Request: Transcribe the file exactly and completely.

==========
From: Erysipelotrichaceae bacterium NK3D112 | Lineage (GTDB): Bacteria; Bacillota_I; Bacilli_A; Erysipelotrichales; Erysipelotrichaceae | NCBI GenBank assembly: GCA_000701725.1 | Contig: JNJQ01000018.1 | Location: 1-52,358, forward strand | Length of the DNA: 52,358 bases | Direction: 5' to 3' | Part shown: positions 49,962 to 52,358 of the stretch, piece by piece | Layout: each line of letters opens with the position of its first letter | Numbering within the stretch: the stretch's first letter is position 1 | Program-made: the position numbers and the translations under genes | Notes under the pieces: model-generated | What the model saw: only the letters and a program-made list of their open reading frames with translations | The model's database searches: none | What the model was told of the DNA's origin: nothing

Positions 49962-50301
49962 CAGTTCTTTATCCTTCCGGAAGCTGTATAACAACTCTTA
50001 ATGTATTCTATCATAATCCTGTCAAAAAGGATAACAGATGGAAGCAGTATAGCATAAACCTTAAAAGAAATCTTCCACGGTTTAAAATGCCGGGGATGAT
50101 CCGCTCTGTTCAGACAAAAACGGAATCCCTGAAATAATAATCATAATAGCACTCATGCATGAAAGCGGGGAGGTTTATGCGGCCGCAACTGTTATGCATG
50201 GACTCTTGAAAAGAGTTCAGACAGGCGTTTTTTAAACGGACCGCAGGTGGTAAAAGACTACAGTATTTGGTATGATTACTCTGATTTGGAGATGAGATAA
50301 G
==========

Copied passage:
From: Erysipelotrichaceae bacterium NK3D112 | Lineage (GTDB): Bacteria; Bacillota_I; Bacilli_A; Erysipelotrichales; Erysipelotrichaceae | NCBI GenBank assembly: GCA_000701725.1 | Contig: JNJQ01000018.1 | Location: 1-52,358, forward strand | Length of the DNA: 52,358 bases | Direction: 5' to 3' | Part shown: positions 49,962 to 52,358 of the stretch, piece by piece | Layout: each line of letters opens with the position of its first letter | Numbering within the stretch: the stretch's first letter is position 1 | Program-made: the position numbers and the translations under genes | Notes under the pieces: model-generated | What the model saw: only the letters and a program-made list of their open reading frames with translations | The model's database searches: none | What the model was told of the DNA's origin: nothing

Positions 49962-50301
49962 CAGTTCTTTATCCTTCCGGAAGCTGTATAACAACTCTTA
50001 ATGTATTCTATCATAATCCTGTCAAAAAGGATAACAGATGGAAGCAGTATAGCATAAACCTTAAAAGAAATCTTCCACGGTTTAAAATGCCGGGGATGAT
50101 CCGCTCTGTTCAGACAAAAACGGAATCCCTGAAATAATAATCATAATAGCACTCATGCATGAAAGCGGGGAGGTTTATGCGGCCGCAACTGTTATGCATG
50201 GACTCTTGAAAAGAGTTCAGACAGGCGTTTTTTAAACGGACCGCAGGTGGTAAAAGACTACAGTATTTGGTATGATTACTCTGATTTGGAGATGAGATAA
50301 G